The Japanese debt watcher, Rating and Investment Information Inc. (R&I) has kept the Philippines’ BBB+ investment credit rating grade, with a “stable” outlook.
The recognition is a vote of confidence on the country’s economic recovery and growth prospects over the medium term. R&I issues its position on the issue in a statement released last Thursday, citing the “role of fiscal and monetary actions in providing a favorable outlook for the Philippines in the post-Covid-19 period.”
“The Philippine economy suffered a severe contraction due to the Covid-19 pandemic in 2020 but is expected to recover primarily through aggressive public investment, which had driven the economy in the past several years. Fiscal and monetary policies will boost growth for some time,” the R&I syayement said.
BBB+ is a notch away from the minimum rating within the A-territory ratings, while a “stable” outlook indicates absence of factors that may cause the rating to change over the short term.
In response to the latest R&I rating decision on the Philippines, Department of Finance (DOF) Secretary Carlos Dominguez said that in keeping its “BBB+” credit rating with a “stable” outlook for the Philippines, R&I has “apparently taken notice that although the global fight against the pandemic has proven to be a costly one, the country’s strong macroeconomic fundamentals ahead of the pandemic have enabled the government to accelerate spending on urgent and necessary programs to save lives and keep the economy afloat.”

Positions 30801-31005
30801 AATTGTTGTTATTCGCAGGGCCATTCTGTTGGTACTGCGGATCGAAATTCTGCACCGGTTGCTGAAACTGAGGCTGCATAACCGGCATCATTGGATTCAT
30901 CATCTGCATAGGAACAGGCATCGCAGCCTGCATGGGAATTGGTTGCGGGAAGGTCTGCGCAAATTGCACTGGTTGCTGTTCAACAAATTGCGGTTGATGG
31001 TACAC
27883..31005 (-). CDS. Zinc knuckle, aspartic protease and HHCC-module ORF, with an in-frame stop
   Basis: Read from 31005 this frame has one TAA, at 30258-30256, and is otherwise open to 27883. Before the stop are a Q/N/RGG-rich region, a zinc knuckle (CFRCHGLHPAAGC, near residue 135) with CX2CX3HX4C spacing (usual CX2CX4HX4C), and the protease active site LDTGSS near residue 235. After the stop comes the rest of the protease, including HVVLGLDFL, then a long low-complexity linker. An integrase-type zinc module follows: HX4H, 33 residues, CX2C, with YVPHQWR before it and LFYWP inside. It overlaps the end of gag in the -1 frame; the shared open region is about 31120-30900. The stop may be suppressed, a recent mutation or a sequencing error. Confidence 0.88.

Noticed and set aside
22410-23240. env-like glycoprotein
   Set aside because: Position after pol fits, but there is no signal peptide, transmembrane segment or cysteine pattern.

“With a manageable debt profile, a steady revenue stream brought about by tax reforms, and the continued practice of fiscal prudence, the government is confident it will not run out of resources in waging the protracted battle against the Covid-19 crisis,” Dominguez added.
The Finance Secretary noted that as R&I itself has acknowledged, the government is committed to pursue the remaining reforms in its socio-economic agenda even if it remains preoccupied with the challenges of the pandemic –and this resolve will let the Philippines return soon enough to its pre-pandemic path of high and inclusive growth.
For Dominguez, the Duterte administration’s commitment to economic reform and recovery has been proven by, among others, the enactment of stimulus measures like CREATE (Corporate Recovery and Tax Incentives for Enterprises) and FIST (Financial Institutions Strategic Transfer), as well as its push for investor-friendly bills pending in Congress, such as the proposed amendments to the Public Service Act (PSA), Retail Trade Liberalization Act (RTLA), and Foreign Investments Act (FIA).
Bangko Sentral ng Pilipinas (BSP) Governor Benjamin Diokno also welcomed the R&I rating decision and said the Philippines “once again earned an important vote of confidence on its ability to bounce back from the Covid-19 crisis, with R&I’s affirmation of the country’s BBB+ rating with a ‘stable’ outlook.”
“With the recent surge in Covid-19 cases, the tail-end of the crisis is proving to be extra challenging. Nevertheless, we do not see a permanent dent on our macro-economic fundamentals, and we can head back to our growth path post-Covid,” he added.